I am a pen user myself, and wouldn’t bother with multi-touch on Windows 7. I own a Stylistic 5XXX series slate, which snuggles in a fujitsu portfolio case. At home, I plug a cheap usb keyboard and mouse to type away notes, create documents, create lecture notes(to deliver) on Onenote-copy paste, ink diagrams and mind maps, write in Arabic, etc. While out and about, I carry the slate in its case, and I can go without charge for about 5 hrs, view documents, annotate pdfs(journal articles) using PDF Annotater, take lecture notes(when listening to one). I now carry a mini mouse(optical with retractable usb lead) because I find the mouse interface faster, especially when I am merely viewing stuff(my machine’s old, and reaching its hard disk capacity). I am very pleased with this set up so far. I bought the machine on eBay for peanuts 4 yrs back, and it does the job, and gets noticed ;-) I am planning to upgrade-looking at Lenovo X series-wanted to wait for the CES but was disappointed. If Lenovo updated their X series line, I would buy them now. I love my iPhone, and so I love the iPad too. But I am a content consumer AND a content generator(even if its for myself). At least for me, I dont think the Tablet PC is replaceable yet. I will still carry one in my bag. But there’s place for an iPad too ;-)

    Thanks SC for an enjoyable post!

    Reply

  2. Tim

    01/28/2010 at 12:56 am

    SC,

    I totally agree with you. I spent my day surreptitiously following blogs and news about the iPad on my iPhone. When I saw that it would not have pen input, I was sorely disappointed.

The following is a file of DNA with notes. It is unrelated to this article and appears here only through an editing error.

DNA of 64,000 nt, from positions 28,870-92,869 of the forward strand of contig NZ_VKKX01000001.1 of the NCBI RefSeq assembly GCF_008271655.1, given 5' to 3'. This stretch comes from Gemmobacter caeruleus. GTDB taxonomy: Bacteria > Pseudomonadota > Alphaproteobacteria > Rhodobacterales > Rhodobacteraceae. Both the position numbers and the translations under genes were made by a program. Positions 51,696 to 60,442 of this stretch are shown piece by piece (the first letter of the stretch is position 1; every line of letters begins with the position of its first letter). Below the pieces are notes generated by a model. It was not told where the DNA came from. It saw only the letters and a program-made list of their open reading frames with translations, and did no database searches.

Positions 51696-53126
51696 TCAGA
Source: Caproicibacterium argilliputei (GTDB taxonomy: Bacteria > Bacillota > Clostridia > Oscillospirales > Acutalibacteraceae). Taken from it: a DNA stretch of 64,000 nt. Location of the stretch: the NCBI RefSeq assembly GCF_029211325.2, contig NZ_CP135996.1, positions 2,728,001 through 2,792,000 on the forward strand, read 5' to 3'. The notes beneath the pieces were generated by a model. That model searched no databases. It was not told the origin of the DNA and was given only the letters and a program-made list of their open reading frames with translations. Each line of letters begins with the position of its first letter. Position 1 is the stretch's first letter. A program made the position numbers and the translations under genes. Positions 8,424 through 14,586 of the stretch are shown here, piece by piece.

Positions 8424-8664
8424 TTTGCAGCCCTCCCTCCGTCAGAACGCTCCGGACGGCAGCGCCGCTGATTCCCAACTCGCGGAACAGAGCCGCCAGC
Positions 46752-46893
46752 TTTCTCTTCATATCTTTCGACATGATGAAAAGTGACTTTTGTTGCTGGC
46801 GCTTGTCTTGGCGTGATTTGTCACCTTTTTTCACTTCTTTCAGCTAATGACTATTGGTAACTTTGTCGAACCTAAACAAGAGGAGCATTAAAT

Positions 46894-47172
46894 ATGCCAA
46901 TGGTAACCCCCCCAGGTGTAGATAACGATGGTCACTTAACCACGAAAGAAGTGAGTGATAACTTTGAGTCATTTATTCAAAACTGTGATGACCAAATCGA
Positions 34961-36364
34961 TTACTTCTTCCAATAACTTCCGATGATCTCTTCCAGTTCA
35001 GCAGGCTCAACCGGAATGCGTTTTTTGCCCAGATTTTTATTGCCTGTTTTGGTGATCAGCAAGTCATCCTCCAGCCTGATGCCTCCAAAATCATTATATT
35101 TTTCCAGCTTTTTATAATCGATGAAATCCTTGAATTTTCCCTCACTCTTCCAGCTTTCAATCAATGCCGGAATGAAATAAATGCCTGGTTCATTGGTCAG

I too am a big fan of pen input. I use OneNote and keep looking for other options, but what I have meets my needs. On my Lenovo X60 tablet, I take lecture notes, markup digital textbooks, and- yes, me too- write in Arabic.

    I am not interested in multi-touch. When I had a computer in for repairs, Fry’s loaned me a new HP tablet. After playing with the quaint toys in the multi-touch realm, I shut if off. It it almost impossible to write when the input point constantly shifts to my palm, and more importantly, I see no practical use for it.

    Like Waleed, I plan to stick to my X60 until I have to move on (with 3 gigs of RAM I am running Windows 7 with no trouble at all).

    Loving my pen,

    Tim

    Reply

  3. JonW

    01/28/2010 at 2:49 am

    You are not alone! Only gave up my TC1100 last year when the mb gave out. Now have a Latitude XT but it’s not the same.

    OneNote is my major use app and I’m Hoping against hope that MS can deliver on Courier.

    Reply

  4. djasli

    01/28/2010 at 3:15 am

    Yes, I’m a pen user myself & have been using my almost 5-years old TC1100 as my digital pen & paper exclusively. I practically live in Journal & ON. Like you, am looking with enthusiasm for the introduction of the Courier. Oh please make it happens, pretty please?

    Reply

  5. DefLing

    01/28/2010 at 5:35 am

    I’m perfectly adapted to the niche (or the niche to me) as well. For me, my Fujitsu Stylistic is a Powerpoint killer. I prepare my language training materials in One Note and so can modify them better than in PP and can deliver them in a greater variety of formats.

    The iPad is centered around consumption rather than production. I’m only consuming when I’m at home in front of my desktop. Throwing away inking makes any kind of tablet a useless encumbrance for me.

    And, as Waleed, noted I need inking for writing in Arabic–it is hard to understate how convenient the tablet format is for languages which depend on non-Roman characters.

    Reply